The American Institutionalist School, commonly associated with Thorstein Veblen, John Commons and Wesley Mitchell, was for a brief period effectively the orthodoxy in the United States, sandwiched between the fall of the American apologists in the early 1900s and the Paretian revolution of the 1930s.
The Institutionalist school developed in the late 1880s in the United States and was heavily influenced by the German Historical School and the English Historicists. In the beginning, they did not shy away from direct confrontation with Classical and then Neoclassical economics, although their real targets were the plethora of apologists that dominated the American scene. Deploring the the universalist pretensions of much of economic theory, the Institutionalists stressed the importance of historical, social and institutional factors which make so-called economic "laws", contingent on these factors. Much of everything in the economic world, they argued, was not immutable but rather conditioned by the influence of an always changing history - whether acting on the individual directly, or indirectly through the institutions and society which surround him.
However, the their success was ephemeral. The methodological battle between Richard T. Ely and Simon Newcomb had robbed the Institutionalists of their early strongholds, the Johns Hopkins University and the American Economic Association (AEA). The growing sway of the Marginalist Revolution over American academia - particularly at the hands of Fisher at Yale, Taussig at Harvard and Knight at Chicago, gnawed further away at the Institutionalists' position.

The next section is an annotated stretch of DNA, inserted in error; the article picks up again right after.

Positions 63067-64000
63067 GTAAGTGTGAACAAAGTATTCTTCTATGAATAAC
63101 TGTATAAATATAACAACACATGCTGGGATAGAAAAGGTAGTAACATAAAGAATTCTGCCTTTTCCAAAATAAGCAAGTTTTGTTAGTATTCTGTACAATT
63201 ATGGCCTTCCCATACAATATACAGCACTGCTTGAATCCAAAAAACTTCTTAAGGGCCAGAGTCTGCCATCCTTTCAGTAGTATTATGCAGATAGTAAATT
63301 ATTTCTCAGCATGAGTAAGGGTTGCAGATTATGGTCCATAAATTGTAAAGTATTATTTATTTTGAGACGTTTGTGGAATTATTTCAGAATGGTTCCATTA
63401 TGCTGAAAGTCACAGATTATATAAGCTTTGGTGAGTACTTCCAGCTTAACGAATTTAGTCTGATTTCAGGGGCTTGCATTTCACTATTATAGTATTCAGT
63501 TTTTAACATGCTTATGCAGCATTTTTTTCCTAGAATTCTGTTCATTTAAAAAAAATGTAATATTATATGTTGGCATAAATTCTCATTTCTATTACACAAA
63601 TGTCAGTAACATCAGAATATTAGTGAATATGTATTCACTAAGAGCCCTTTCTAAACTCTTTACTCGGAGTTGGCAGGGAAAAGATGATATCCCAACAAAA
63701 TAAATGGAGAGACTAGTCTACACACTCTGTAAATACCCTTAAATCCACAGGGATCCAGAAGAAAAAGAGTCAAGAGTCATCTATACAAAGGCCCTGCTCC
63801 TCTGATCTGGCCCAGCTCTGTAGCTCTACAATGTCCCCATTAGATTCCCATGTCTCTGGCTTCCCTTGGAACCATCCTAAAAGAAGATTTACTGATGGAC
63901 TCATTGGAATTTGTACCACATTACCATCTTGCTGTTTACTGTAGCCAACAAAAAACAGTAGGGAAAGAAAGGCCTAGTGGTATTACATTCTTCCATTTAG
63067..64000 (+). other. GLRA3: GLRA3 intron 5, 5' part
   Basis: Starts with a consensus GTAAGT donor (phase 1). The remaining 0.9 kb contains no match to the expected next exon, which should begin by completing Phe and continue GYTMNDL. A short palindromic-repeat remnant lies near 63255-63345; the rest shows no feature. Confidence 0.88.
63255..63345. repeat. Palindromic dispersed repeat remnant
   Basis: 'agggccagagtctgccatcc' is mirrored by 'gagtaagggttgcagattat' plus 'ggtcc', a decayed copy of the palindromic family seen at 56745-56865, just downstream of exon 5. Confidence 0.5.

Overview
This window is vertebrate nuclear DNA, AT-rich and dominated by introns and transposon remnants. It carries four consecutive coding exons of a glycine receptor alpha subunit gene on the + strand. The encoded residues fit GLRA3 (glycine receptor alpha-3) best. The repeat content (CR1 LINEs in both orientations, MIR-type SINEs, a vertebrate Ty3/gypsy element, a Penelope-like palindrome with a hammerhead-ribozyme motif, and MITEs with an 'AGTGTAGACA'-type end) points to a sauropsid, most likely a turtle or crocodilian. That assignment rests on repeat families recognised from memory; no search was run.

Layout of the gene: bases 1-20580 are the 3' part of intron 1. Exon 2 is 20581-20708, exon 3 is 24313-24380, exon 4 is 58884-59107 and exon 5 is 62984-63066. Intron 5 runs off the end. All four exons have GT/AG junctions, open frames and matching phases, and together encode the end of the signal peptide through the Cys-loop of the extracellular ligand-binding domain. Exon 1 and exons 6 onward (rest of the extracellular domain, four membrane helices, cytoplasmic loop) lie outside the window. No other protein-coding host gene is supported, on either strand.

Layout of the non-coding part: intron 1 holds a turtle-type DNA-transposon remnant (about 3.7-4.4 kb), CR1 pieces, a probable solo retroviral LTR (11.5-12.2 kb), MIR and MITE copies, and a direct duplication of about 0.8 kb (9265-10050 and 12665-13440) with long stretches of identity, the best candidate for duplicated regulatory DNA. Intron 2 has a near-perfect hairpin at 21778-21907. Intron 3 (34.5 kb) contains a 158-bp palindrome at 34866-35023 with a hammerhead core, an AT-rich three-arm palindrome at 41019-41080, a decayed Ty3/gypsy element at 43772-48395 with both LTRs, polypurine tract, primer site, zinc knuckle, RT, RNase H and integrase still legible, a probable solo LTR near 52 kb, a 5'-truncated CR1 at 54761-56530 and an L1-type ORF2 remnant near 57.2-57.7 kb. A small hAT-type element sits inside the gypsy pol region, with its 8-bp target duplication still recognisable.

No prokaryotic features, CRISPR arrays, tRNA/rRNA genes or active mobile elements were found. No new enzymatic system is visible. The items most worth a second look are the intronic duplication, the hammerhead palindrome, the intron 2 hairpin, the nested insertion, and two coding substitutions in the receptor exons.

By the1920s, few schools remained in Institutionalist hands - Columbia under Wesley Mitchell and Wisconsin under John Commons and other smaller departments like the New School and the University of Texas. Cornell could also be included if one considered the more theoretical "American Psychological" School of Frank A. Fetter and Herbert J. Davenport and Frank H. Knight, which combined the work of Veblen with that of Austrians, to be an offshoot of American Institutionalism.
During this time, they withdrew from confrontation with the Neoclassical mainstream by concentrating on what became one of their major legacies: the empirical measurement of business cycles and the compilation of records of economic history. Wesley C. Mitchell founded the National Bureau of Economic Research (NBER) for precisely that purpose and, under his leadership, many economists concentrated on these laborious tasks - leaving us a quantitative legacy which lasts to this day. However, even this apparently innocuous task led to another confrontation: an empirical Methodenstreit - only now with Koopmans and the Cowles Commission econometricians.
A mighty blow was delivered by the Keynesian Revolution which rendered their now- reduced role as heterodox critics of the Neoclassical orthodoxy partly superfluous. Nonetheless, for many years, the dissenting voices of John Kenneth Galbraith and Robert L. Heilbroner maintained the old school alive.
An interesting development in recent decades has been the gradual encroachment of the "imperialistic" New Institutional schools on territory that has typically been reserved for the Institutionalists. . To a considerable degree, these schools of economists turned the old Institutionalist position on its head - using Neoclassical economics to explain history, social relations and the formation of institutions rather than the other way around, as the old Institutionalists proposed, of using history and institutional concerns to explain economic behavior, structures and patterns.
Early American Institutionalists and Associates
The American Institutionalist School
Business Cycle Institutionalists
Resources on American Institutionalism